We know now that United doesn’t plan to honor the 4 mile award redemptions. I don’t really blame them. There were millions of dollars on the line.
I do think it’s a sticky situation for folks that already started their trip, and may already be in Hong Kong or beyond. Are they stranded? Will United honor their return? I have to think that those tickets won’t be cancelled.
What about folks with travel in the coming days? Remember that United hasn’t actually contacted folks who booked the tickets yet, they’ve only posted on frequent flyer forums, they do not know whether any particular flyer is aware of their decision nor does any particular flyer know what will happen to their ticket. And since they’ve said that everyone will be given the choice of cancelling without penalty or flying for the correct number of miles, they shouldn’t cancel tickets outright. So folks should be able to fly in the coming days before they’re contacted or during the period of time they’re given to make a decision. But what about folks who then fly but do not have sufficient miles in their account for the award…
Some sticky situations remain, United should resolve those in favor of the person making the bookings I think if only because it’s easier to do so than to deal with the ramnifications of stranding folks.
But what about just honoring the tickets? At one point yesterday it seemed like United might. The longer the situation went on, the more likely that seemed. And when agents had gotten a memo saying they were still working on how to handle the tickets, it seemed like they might be honored in some form or fashion, most likely with no changes permitted.
Here’s the scenario I thought about had United wanted to honor the bookings in some manner.
First they would be non-changeable. You fly what you ticketed, period, or you cancel. Many would cancel.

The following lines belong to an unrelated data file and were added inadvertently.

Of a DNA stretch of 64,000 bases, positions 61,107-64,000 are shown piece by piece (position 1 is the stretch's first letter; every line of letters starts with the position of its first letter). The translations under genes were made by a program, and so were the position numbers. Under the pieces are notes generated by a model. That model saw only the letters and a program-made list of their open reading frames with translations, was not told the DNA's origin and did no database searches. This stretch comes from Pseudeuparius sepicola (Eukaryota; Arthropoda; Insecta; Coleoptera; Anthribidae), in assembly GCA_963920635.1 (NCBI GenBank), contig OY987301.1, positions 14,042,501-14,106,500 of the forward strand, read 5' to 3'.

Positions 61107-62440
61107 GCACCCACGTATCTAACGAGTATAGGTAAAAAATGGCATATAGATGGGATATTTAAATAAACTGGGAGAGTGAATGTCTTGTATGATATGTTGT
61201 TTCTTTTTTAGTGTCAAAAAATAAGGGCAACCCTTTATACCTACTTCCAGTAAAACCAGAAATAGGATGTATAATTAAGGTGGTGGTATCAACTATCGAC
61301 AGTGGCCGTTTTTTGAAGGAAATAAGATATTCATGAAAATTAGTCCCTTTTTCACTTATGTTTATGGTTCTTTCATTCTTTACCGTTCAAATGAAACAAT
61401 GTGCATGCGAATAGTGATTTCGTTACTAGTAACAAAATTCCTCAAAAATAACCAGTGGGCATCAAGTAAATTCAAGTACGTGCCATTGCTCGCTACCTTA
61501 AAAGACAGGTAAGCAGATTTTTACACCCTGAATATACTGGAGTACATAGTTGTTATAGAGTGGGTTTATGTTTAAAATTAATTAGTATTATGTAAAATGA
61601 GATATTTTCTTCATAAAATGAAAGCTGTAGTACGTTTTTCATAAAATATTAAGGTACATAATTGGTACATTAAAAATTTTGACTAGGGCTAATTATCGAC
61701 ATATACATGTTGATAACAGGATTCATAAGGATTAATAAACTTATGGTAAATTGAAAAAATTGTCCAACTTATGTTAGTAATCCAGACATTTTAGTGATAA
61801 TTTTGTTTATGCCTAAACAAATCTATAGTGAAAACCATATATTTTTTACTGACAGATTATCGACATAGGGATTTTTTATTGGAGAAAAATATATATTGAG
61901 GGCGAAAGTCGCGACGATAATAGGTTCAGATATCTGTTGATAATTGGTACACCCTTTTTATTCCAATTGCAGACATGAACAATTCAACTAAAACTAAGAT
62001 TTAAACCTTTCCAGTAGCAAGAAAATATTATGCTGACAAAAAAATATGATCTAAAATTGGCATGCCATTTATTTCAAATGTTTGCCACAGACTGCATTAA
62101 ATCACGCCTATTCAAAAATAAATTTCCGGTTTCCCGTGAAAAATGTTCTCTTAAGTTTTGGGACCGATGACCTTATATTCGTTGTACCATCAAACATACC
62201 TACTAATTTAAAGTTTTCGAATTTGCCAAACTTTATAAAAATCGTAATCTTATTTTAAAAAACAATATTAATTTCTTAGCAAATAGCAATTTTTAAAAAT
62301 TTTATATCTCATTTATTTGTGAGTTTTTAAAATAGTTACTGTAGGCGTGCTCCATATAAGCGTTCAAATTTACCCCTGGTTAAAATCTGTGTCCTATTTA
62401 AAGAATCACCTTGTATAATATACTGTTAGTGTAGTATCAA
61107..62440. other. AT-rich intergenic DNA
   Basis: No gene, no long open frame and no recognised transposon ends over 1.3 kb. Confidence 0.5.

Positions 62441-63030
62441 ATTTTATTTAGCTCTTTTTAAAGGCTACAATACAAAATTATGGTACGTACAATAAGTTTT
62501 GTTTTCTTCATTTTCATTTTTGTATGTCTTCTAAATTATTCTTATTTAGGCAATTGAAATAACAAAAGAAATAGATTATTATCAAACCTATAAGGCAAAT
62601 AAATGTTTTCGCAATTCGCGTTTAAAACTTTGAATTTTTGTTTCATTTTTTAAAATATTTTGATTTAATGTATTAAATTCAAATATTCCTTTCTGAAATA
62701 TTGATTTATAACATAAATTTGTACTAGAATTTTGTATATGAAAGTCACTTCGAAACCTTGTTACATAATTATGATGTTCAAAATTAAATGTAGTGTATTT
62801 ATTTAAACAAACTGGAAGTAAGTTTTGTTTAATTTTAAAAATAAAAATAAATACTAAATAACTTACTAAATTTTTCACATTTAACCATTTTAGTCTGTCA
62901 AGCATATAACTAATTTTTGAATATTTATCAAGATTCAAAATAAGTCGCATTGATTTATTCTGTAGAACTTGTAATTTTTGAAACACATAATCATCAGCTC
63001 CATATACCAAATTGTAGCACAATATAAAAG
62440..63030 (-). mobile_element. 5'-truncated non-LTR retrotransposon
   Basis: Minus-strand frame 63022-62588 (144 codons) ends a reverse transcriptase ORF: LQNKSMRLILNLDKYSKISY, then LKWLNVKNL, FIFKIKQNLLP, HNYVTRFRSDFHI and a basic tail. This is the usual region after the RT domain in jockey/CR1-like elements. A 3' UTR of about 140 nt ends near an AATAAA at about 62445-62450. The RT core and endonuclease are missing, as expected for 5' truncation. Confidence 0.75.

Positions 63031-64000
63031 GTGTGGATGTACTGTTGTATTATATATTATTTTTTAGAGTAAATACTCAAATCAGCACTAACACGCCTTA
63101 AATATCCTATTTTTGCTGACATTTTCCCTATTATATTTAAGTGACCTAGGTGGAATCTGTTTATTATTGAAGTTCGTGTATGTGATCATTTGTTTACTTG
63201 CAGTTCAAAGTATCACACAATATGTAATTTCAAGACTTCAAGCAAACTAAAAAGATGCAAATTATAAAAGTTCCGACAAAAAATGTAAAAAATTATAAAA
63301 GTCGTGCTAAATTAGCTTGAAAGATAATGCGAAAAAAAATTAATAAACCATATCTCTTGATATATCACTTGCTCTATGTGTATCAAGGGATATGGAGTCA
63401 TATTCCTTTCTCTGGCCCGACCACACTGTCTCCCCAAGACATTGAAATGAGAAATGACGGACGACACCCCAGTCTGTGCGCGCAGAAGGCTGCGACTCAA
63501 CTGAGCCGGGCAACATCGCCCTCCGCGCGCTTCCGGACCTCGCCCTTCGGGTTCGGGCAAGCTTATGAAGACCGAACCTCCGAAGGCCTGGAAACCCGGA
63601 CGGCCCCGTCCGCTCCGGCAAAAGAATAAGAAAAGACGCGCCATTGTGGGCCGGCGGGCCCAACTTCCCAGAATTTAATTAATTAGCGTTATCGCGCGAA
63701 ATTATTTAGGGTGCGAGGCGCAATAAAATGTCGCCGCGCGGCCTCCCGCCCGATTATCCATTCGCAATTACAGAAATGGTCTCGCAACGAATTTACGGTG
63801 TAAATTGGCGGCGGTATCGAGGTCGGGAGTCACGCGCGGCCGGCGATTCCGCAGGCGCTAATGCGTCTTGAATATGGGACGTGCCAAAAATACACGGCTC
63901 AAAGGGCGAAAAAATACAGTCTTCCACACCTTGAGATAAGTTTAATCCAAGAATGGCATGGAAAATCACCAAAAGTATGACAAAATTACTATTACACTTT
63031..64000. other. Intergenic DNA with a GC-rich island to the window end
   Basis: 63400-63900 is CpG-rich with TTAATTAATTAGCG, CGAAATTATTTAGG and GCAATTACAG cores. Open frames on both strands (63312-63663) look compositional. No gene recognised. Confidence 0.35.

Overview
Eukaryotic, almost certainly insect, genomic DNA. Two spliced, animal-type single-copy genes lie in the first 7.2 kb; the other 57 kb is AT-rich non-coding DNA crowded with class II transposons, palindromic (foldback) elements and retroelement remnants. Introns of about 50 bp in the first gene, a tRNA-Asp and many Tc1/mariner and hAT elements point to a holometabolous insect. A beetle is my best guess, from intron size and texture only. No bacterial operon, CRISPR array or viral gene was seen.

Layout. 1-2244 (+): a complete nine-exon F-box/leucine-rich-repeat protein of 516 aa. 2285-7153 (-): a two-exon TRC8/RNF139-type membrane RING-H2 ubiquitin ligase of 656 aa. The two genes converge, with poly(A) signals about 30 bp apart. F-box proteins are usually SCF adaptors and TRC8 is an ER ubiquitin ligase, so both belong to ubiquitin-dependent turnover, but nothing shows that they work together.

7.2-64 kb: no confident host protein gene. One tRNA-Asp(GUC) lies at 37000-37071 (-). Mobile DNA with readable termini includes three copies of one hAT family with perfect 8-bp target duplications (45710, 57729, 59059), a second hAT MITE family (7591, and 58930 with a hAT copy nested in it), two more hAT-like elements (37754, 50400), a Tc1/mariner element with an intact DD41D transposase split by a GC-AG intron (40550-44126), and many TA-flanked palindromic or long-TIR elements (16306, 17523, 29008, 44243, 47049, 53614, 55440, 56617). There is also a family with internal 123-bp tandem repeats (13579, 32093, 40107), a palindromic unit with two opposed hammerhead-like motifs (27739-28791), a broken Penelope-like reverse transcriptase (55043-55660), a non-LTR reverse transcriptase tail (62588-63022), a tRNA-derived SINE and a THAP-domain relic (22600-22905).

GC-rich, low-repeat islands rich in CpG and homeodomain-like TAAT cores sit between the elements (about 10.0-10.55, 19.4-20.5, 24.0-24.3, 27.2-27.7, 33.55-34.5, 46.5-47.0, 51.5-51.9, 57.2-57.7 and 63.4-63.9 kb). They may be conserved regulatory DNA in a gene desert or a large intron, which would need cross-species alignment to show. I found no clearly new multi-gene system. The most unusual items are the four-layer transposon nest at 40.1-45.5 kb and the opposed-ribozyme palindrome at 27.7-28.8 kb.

Second, one trip only. When Priceline had a glitch that allowed folks to book the Parker Meridien Palm Springs for $25, that’s what they did (though if I recall correctly they didn’t give folks a choice, they honored the earliest booking date only and cancelled the rest).
One other potential was to honor the flights but only in coach. “Everyone gets to fly” but just not squeezing out higher revenue tickets.
The problem of honoring for coach travel only is that some of the awards were booked on partner flights where coach award space may not be available. So forcing folks into coach would have been a challenge, or more expensive than honoring the premium cabin.
My thought experiment variation on this was to say that awards booked in saver/partner reward inventory would be honored as-ticketed.
But award trips booked in United standard/EasyPass inventory would be honored only in economy.
One downside to this approach would be reworking the itineraries, one at a time, which is labor intensive — to flag each one for no changes, to downgrade folks on United metal in standard booking classes down to standard (or saver) coach.
But it’s the only way I would have honored it, in United’s shoes, without a pretty firm belief that the government would come down with a hammer more costly than failing to honor.
I suspect, for what it’s worth, that United was likely in touch with the Department of Transportation over this which may have delayed their response somewhat.
It would be nice if United is going to flat out cancel tickets for them to provide a $150 voucher for future travel, one per passenger, since after 24 hours if we wanted to make changes on to ticket we booked we would be on the hook for a $150 change fee…. That would be a wonderful gesture, I think.
But I won’t be going to court, won’t be complaining to the DOT, and just consider myself fortunate that on a portfolio basis — across all of my participation in mistake deals — that I’ve come out way ahead.
Update: USA Today covers the Hong Kong award issue. My quote:
Gary Leff, a BoardingArea.com expert, bought two of the round-trip tickets. “I basically just grabbed a lottery ticket,” he says.
He figured it was probably a mistake but decided to take a chance anyway. “I didn’t expect them to honor the tickets, but sometimes these things work out wonderfully,” he says.